A good deal has been heard of Father Coughlin, America's
radio priest, lately, particularly since he was given credit for securing the defeat df the proposal for America's entry into the World Court by one of his famous Sfinday- afternoon radio talks. That, I believe, was not actually the case, for a private roll-call of the Senate taken on the Friday—two days before Father Coughlin's address— Showed that there were already enough Senators against the proposal to prevent the two-thirds majority necessary for its adoption from being secured. But what is interest- ing about Father Coughlin's talks is the finance of them. Time on the air in America, where all the broadcasting is commercial, is, of course, bought, and Father Coughlin's hour (which includes one or two hymns and sacred music, for the speaker is, after all, a Roman Catholic priest) costs 8,000 dollars a time. Where does that come from ?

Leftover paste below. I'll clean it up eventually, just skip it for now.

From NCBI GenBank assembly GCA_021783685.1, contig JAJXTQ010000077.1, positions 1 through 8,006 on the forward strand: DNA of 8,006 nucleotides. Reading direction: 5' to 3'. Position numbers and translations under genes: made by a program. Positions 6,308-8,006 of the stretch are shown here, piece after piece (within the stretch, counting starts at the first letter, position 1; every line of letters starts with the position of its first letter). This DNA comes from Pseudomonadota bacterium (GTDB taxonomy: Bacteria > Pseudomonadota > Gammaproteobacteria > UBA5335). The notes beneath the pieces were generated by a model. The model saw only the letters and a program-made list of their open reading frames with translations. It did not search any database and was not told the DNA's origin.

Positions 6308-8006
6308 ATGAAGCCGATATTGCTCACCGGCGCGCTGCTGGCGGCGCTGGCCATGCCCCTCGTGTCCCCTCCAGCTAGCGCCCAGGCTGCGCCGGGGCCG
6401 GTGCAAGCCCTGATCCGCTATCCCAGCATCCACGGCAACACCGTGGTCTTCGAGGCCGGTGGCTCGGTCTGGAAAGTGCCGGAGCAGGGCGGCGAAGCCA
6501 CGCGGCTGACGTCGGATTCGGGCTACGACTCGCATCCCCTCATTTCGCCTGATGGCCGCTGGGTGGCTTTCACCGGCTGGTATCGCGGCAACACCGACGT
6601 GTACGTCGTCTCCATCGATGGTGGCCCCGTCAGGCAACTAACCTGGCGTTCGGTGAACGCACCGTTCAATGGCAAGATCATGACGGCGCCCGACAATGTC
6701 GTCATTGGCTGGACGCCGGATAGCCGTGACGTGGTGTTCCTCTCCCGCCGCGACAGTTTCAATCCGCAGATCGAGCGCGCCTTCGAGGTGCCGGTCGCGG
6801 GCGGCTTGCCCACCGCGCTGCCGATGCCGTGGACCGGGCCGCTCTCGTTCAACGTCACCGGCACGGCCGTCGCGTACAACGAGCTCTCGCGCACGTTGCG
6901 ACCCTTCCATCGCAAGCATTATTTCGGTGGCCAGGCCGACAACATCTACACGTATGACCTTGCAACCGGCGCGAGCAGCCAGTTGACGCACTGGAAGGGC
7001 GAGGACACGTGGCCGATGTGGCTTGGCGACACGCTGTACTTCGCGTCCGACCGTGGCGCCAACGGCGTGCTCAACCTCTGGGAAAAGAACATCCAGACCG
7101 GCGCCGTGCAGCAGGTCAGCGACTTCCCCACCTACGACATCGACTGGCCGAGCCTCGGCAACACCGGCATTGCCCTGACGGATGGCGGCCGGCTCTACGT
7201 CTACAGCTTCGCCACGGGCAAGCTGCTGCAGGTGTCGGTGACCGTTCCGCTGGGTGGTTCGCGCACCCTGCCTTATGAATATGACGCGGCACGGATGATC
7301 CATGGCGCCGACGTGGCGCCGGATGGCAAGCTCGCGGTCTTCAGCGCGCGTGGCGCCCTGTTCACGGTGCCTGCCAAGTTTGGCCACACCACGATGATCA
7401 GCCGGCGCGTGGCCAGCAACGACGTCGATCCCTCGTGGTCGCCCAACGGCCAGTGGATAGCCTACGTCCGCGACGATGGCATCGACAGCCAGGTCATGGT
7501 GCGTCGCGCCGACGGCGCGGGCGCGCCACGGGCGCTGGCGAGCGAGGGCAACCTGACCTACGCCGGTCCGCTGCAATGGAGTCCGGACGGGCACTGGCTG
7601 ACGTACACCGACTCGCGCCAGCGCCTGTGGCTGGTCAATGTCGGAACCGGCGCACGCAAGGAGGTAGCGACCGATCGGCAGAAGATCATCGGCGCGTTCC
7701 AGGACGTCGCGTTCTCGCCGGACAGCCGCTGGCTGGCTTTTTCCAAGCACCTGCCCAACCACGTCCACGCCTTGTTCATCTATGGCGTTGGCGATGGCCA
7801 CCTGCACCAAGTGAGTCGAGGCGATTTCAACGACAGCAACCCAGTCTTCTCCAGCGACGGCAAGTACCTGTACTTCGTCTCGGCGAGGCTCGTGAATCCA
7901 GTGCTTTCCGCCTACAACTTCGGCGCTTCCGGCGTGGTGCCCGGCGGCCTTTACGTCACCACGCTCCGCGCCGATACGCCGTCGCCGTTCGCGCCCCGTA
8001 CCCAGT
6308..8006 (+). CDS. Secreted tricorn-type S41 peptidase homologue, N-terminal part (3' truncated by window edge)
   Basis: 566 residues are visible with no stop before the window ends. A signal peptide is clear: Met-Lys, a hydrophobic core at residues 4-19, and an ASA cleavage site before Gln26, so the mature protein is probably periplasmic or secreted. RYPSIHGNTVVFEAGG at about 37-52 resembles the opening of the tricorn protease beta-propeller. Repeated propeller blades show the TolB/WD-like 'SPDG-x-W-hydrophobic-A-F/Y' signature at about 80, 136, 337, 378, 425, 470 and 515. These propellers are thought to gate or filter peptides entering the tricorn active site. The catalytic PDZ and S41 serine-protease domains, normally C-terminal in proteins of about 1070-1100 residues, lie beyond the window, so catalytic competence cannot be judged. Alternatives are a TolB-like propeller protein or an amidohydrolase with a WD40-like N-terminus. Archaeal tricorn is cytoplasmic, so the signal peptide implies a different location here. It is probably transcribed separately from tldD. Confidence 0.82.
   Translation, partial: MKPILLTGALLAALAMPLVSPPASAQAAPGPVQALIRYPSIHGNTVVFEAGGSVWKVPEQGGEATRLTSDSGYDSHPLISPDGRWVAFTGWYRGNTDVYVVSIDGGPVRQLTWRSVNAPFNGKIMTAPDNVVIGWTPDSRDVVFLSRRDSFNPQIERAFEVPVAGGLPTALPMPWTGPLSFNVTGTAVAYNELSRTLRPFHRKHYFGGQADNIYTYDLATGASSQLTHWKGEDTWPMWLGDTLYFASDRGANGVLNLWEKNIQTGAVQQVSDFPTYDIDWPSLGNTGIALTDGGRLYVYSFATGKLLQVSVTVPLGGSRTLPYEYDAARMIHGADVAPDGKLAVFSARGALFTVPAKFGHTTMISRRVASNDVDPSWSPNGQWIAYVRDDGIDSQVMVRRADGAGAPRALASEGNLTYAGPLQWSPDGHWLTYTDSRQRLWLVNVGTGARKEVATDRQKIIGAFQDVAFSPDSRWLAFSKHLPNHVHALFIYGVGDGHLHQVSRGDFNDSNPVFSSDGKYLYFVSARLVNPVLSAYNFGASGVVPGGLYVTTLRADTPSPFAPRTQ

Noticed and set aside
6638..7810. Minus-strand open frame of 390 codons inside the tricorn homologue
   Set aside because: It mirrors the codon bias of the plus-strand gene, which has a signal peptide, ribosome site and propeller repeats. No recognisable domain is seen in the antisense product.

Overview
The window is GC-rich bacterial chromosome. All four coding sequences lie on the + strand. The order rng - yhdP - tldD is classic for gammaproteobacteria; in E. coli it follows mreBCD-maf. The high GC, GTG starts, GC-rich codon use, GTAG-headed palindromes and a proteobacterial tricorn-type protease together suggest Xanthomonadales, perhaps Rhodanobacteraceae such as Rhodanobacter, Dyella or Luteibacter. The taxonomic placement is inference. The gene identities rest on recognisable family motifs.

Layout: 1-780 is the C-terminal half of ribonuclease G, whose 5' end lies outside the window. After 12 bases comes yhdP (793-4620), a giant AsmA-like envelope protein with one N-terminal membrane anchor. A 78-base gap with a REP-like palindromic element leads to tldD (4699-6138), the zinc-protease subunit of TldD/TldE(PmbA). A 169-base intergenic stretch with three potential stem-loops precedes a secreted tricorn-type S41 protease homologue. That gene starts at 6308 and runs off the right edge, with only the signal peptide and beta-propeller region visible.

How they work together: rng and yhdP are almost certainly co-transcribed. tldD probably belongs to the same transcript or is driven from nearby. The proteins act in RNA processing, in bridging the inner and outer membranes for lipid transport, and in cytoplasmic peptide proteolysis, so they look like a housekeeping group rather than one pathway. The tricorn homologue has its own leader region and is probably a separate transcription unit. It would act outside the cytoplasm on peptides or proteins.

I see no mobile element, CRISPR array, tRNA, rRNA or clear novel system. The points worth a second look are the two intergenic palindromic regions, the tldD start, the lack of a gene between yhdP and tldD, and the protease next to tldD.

It comes from individual subscriptions, mostly of a dollar each, given in aid of the National League for Social Justice, which Father Coughlin has founded to further his general attack on existing moneyed interests, and his scheme for a national bank and ancillary projects. The judgement given by the Bow Street magistrate on Monday on crossword competitions is very interesting, and it is to be noted that he may be asked to state a case with a view to an-appeal. The question was whether such competitions were a violation of the recent Betting and Lotteries Act, in that " success did not depend to a substantial degree on the exercise of skill." In most such competitions both skill and chance figure. Skill may he undoubtedly required to achieve the right solution; but usually there are several right solutions and the winner has to be picked at random. Then there is the queition of " alternatives." For example, the name of a fish which cross-clues show to be **CKEREL, but with no indication as to the first two letters must obviously be Mackerel. Only it happened (in a case I remember) to be Pickerel. Is that skill or chance ? Anyhow, the magistrate ruled on the general question that not only skill but " substantial skill " was involved in the solution of the actual competitions in question, and the prosecution failed. But the case, as I say, may go further.